sscott wrote:A lot of teenagers and younger have absolutely no understanding of copyright whatsoever and regularly use the common file sharing services meaning the problem will only get worse.
Ignorance of the law is no excuse. Teach them right from wrong, don't revert to a nanny state.
sscott wrote:However, as usual, if the big illegal servers were shut down this would limit (not elliminate) downloads. I am fully aware that new ones will start up again but that dosen't mean the ISP's shouldn't try.
Except most of them don't fall under UK jurisdiction. Some of them aren't even illegal in the host country. ISPs can't be held responsible for monitoring their user's actions. Maybe we'll start having knife companies penalised for knife crime?

There's clearly a public desire for these facilities. Its about time the media companies woke up to it and cut out the middle men. Give me media at reasonable prices online. I may not go to the cinema often, but I'd rent a film for a night for a quid or two. I'll buy music at a couple of quid per album. With the reduced manufacturing and distribution costs, it should be more than feasible.
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sscott
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Post by sscott » Wed Feb 13, 2008 6:53 am

I appreciate your points Antriad but this 'nanny' state is heading our way anyway. While you have your reasons why you do what you do regards acess to DVD material you would otherwise not get I doubt the majority of people using peer-to-peer services etc... have put as much thought into it as you have but hide in the anonymity and knowledge that at most all they would ever get is a slap on the wrirst for their actions. I'm sure that you put a fair amount of money back into the game/music/film industry but some people probably don't - that MUST cost someone money. Individuals are rarely worth taking to court (time + cost) and even distributing websites often just get cease and desist letters.
Wonder what the Writers Guild of America would make of all this. They've been arguing over royalties on DVDs and Internet download sales for months.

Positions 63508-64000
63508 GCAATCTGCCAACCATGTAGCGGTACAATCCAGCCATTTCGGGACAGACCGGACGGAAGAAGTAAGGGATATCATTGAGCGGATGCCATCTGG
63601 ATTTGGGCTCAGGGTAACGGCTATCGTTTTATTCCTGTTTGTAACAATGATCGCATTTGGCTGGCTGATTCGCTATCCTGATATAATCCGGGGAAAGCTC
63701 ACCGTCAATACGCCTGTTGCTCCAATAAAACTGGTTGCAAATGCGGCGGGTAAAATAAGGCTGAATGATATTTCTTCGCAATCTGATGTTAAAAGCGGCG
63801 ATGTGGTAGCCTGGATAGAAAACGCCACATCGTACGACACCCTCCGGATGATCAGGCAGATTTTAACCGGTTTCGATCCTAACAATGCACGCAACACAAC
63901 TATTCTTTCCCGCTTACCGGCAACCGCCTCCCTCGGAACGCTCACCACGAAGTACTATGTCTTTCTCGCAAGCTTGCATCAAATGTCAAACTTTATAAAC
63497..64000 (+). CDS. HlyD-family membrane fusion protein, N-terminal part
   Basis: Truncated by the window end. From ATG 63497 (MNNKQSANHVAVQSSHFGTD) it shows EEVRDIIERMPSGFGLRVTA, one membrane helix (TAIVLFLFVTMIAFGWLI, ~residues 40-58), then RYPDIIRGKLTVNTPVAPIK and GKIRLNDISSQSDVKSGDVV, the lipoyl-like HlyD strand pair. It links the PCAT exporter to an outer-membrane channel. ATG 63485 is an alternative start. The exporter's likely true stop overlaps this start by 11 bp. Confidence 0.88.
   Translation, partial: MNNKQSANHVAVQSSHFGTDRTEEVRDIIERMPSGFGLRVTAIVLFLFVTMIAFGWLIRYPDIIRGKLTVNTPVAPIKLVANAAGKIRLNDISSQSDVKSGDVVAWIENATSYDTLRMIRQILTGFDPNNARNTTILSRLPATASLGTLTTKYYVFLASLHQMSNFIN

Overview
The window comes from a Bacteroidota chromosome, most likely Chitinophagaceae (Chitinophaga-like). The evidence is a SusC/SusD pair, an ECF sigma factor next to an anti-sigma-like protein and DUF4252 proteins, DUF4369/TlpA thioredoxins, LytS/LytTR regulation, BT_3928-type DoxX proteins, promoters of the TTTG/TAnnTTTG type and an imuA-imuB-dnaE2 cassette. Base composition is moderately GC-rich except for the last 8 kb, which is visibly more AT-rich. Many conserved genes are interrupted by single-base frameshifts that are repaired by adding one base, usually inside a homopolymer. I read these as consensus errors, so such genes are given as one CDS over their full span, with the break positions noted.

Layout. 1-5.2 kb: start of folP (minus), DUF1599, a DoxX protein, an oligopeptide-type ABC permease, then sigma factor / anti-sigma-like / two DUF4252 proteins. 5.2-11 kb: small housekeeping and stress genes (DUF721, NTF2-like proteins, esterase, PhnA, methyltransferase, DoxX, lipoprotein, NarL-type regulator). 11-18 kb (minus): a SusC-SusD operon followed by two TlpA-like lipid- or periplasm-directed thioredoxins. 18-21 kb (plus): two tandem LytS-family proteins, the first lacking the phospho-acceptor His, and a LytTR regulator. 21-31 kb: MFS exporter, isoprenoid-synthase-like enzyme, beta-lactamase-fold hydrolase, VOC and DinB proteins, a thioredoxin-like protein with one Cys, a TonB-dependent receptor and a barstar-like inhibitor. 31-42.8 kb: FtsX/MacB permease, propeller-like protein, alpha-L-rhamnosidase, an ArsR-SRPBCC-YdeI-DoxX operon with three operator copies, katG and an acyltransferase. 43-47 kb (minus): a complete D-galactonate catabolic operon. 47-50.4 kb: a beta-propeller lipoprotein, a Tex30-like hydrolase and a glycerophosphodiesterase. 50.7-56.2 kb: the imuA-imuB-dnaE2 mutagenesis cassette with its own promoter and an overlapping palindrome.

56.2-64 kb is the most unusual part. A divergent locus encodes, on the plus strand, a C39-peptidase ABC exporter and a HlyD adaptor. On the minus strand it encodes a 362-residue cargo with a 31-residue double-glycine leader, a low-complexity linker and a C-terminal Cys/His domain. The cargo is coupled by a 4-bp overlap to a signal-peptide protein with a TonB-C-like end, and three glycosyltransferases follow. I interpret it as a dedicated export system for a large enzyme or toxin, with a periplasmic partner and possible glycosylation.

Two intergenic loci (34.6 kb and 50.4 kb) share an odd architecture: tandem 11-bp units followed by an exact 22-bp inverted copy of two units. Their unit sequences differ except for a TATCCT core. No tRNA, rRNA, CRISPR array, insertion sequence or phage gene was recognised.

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Post by JetSetWilly » Wed Feb 13, 2008 6:57 am

i'd have to agree with antiriad there.
my mate works for Zavvi and he said that prices, instead of going down, were going up. the price of one album jumped from £8 to £18 in the space of 24 hours recently.
although some prices are cheap, some are more dear than others.
i don't think the government is going to stop everyone downloading. especially as mentioned before, some shows in America are never shown here. its like some movies getting a region 1 dvd release and not region 2. i admit, i do import, but some movies are too damned expensive (Battle Beyond the Stars, released on region 2, i admit, but i dont fancy paying up to £30 for it!).
another instance is In The Mouth Of Madness by john Carpenter. an excellent movie, but its not on sale on DVD over here. and i dont have a video player any more so theres no point buying the vhs tape. and, ive heard, the region 1 dvd is as rare as rocking horse crap. so, my only option: download it, which ive held off doing.
if companies made the media available to others and not just a select few (americans, rich people), then people wouldn't resort to downloading.

sorry for the rant, and it probably dont make much sense anyway!!!!!
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Opa-Opa
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Post by Opa-Opa » Wed Feb 13, 2008 7:04 am

If they were able to enforce it then the black market for films would flare up again.
There used to be a few blokes selling good quality pirates at the bootfairs I visit for around five quid a disk, but since most people now have access to broadband and file sharing these guys haven't been seen for a long time.